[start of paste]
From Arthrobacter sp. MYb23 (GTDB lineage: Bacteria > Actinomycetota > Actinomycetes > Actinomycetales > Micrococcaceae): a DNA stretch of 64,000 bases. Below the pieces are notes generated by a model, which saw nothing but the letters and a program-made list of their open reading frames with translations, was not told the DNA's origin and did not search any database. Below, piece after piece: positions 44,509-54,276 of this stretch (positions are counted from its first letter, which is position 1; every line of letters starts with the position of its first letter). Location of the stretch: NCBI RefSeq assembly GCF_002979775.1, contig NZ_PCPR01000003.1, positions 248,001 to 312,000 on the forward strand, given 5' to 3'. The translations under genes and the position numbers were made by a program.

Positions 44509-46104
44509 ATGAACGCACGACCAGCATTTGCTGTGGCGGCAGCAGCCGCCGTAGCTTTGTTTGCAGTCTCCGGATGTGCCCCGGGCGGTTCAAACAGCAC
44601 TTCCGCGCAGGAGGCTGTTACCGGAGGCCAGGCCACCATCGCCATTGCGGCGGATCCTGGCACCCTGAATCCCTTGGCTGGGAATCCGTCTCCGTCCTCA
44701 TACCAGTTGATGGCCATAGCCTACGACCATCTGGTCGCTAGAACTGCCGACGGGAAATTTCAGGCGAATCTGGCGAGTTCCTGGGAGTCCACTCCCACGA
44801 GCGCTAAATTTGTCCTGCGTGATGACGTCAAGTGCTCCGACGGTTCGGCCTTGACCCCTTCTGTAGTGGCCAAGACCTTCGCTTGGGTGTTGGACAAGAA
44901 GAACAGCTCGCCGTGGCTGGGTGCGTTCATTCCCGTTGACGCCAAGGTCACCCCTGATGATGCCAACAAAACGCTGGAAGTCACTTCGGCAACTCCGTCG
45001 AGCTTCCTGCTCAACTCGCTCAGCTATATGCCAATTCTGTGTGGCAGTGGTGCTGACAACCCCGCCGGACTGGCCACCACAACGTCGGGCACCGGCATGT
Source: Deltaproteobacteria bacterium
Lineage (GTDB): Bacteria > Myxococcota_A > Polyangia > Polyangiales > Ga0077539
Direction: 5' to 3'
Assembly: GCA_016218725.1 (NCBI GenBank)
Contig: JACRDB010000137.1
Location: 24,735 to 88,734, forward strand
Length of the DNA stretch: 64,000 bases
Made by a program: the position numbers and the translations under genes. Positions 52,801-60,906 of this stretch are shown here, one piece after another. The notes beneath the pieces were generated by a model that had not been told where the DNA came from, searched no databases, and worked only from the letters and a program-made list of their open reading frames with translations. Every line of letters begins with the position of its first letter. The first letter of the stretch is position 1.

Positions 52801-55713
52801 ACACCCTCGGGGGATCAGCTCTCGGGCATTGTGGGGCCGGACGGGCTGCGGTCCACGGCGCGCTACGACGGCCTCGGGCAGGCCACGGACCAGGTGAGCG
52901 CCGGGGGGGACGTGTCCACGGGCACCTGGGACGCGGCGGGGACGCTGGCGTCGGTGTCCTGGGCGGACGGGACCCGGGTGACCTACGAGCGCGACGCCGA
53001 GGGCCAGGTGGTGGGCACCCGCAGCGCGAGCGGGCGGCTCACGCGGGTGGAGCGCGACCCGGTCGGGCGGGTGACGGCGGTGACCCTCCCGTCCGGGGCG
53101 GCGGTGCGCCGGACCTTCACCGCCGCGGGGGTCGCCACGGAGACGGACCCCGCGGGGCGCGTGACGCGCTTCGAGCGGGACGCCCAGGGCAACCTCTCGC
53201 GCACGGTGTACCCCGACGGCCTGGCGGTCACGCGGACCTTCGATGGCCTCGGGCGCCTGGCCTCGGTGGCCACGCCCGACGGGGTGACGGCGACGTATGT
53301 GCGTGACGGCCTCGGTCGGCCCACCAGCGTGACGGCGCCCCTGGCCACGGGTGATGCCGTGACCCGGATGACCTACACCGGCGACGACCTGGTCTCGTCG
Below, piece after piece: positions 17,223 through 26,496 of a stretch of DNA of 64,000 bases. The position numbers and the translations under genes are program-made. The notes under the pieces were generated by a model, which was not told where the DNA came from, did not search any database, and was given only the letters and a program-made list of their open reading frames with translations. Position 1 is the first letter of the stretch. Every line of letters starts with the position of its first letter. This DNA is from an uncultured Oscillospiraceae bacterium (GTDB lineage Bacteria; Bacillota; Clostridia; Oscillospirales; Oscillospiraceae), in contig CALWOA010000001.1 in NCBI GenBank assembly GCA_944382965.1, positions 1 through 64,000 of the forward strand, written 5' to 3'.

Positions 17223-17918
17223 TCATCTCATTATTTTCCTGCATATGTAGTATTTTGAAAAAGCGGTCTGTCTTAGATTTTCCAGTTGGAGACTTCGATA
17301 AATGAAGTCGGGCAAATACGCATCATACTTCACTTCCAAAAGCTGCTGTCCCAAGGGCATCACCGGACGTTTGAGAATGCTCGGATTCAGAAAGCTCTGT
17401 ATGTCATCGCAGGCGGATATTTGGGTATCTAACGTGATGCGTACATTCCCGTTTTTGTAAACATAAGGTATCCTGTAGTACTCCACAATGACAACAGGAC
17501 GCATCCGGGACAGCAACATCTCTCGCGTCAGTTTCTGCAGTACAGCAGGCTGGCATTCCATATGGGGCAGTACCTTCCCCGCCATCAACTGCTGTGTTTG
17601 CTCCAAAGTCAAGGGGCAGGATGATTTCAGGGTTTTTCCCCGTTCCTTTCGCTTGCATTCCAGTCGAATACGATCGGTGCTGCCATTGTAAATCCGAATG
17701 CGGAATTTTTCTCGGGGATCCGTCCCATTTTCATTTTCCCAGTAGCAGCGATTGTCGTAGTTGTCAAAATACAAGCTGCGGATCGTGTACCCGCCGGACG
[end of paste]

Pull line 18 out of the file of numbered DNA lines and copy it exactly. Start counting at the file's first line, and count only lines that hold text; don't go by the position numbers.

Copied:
52801 ACACCCTCGGGGGATCAGCTCTCGGGCATTGTGGGGCCGGACGGGCTGCGGTCCACGGCGCGCTACGACGGCCTCGGGCAGGCCACGGACCAGGTGAGCG